The Caucasian/Caspian/Central Asian region is the new frontier of energy exploration, or at least hoped by some to be. The most prominent collection of oil and gas deposits in the region is at the basin of the Caspian Sea itself, somewhat analogous to the concentrations in the Persian Gulf. There are significant deposits elsewhere amid the region’s large countries of Kazakhstan, Turkmenistan and Uzbekistan.

How to get these deposits to European and East Asian markets is subject to many pipeline proposals and theories. Countries and energy companies have floated all sorts of plans for laying new pipelines in almost every direction. An example of a pipeline actually being built is the Baku/Ceyhan pipeline stretching from Azerbaijan’s Caspian Sea oil deposits to a Turkish port for transit by ship to Western Europe.

Most of the “plans” for pipelines are pipe dreams of the countries of the region that have not received financial backing from companies who might build the pipeline. But Unocal, in a consortium of five other companies and interests (CentGas), did make further steps to build a pipeline from Turkmenistan to Pakistan. The end market for the gas was no East Asia or the United States, but for domestic use in Pakistan. The pipeline would have run southeasterly to Pakistan’s heavily populated Indus River valley. The gas to be exploited was from the non- Caspian Sea Dalautebad gas field of eastern Turkmenistan.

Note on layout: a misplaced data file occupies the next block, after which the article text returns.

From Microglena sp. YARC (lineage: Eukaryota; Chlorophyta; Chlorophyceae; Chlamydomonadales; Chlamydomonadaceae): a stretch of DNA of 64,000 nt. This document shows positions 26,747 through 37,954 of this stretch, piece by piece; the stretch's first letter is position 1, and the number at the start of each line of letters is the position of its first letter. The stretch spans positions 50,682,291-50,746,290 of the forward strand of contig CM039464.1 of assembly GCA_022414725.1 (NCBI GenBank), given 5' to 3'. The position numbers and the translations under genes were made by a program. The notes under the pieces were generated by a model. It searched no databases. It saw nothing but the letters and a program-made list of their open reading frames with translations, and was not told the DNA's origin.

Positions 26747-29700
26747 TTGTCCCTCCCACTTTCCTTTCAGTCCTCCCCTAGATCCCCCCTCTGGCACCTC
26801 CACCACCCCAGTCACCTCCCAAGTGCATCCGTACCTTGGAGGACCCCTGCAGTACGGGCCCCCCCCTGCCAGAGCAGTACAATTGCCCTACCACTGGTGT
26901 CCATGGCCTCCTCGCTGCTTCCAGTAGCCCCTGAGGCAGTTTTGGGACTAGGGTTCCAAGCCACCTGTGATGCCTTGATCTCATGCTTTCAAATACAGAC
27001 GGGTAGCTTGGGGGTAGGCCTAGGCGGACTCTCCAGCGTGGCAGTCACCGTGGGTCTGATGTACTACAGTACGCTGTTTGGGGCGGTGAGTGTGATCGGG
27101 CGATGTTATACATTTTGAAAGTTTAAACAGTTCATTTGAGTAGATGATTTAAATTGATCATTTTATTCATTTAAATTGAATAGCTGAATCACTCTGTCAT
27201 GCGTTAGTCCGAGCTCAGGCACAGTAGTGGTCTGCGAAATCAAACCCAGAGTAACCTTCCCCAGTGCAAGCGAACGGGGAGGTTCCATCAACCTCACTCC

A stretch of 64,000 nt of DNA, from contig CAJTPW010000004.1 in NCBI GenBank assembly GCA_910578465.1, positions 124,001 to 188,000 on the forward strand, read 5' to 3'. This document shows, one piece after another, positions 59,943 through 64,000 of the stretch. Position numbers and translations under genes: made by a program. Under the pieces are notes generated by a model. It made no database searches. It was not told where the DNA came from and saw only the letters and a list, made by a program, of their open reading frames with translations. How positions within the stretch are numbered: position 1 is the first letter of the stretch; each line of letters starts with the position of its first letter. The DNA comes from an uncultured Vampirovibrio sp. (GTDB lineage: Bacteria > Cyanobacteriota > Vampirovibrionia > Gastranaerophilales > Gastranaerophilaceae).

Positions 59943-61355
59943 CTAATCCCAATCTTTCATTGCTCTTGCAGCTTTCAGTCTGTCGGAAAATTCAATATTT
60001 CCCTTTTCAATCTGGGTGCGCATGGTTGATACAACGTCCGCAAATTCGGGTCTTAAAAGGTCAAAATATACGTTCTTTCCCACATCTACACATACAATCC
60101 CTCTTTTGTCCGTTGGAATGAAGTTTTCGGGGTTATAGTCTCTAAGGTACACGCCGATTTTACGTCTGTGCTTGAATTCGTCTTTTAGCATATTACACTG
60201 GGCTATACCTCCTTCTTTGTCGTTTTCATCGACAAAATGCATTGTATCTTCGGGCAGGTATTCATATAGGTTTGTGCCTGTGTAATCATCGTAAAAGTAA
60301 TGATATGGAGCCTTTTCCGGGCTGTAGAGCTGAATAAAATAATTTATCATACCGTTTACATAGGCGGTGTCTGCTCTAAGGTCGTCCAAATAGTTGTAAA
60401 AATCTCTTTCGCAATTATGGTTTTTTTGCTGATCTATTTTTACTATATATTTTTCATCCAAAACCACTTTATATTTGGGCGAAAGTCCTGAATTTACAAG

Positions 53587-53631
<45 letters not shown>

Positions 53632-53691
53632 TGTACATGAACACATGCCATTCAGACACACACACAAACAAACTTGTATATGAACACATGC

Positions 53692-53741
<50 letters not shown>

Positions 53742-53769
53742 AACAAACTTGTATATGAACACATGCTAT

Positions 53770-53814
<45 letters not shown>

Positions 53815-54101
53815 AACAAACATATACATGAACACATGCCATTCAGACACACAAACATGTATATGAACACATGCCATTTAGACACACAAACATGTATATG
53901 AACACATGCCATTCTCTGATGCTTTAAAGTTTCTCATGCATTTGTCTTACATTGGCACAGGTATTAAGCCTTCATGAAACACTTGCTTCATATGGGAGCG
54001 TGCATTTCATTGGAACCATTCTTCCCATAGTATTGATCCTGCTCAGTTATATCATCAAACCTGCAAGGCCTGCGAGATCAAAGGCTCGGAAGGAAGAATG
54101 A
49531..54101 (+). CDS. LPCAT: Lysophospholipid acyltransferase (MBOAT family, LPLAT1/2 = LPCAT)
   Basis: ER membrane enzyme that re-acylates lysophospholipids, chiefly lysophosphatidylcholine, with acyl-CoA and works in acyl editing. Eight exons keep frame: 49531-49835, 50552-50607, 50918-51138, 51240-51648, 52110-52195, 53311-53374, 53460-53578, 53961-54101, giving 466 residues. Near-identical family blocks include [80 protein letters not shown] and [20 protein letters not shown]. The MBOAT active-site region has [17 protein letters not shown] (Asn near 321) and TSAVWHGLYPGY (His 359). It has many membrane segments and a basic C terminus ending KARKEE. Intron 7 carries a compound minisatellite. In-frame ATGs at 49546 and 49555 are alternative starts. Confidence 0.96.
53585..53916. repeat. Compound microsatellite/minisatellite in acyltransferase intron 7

Because of the strife in Afghanistan Unocal dropped its interest in the CentGas pipeline and all Turkmenistan projects in 1998. The Argentinian company Bridas showed a brief interest aftewards but dropped out too.

As follows is the Fahrenheit 9/11 text and “back up”. My comments are in blue.


FAHRENHEIT 9/11: “In 1997, while George W. Bush was governor of Texas, a delegation of Taliban leaders from Afghanistan flew to Houston to meet with Unocal executives to discuss the building of a pipeline through Afghanistan.”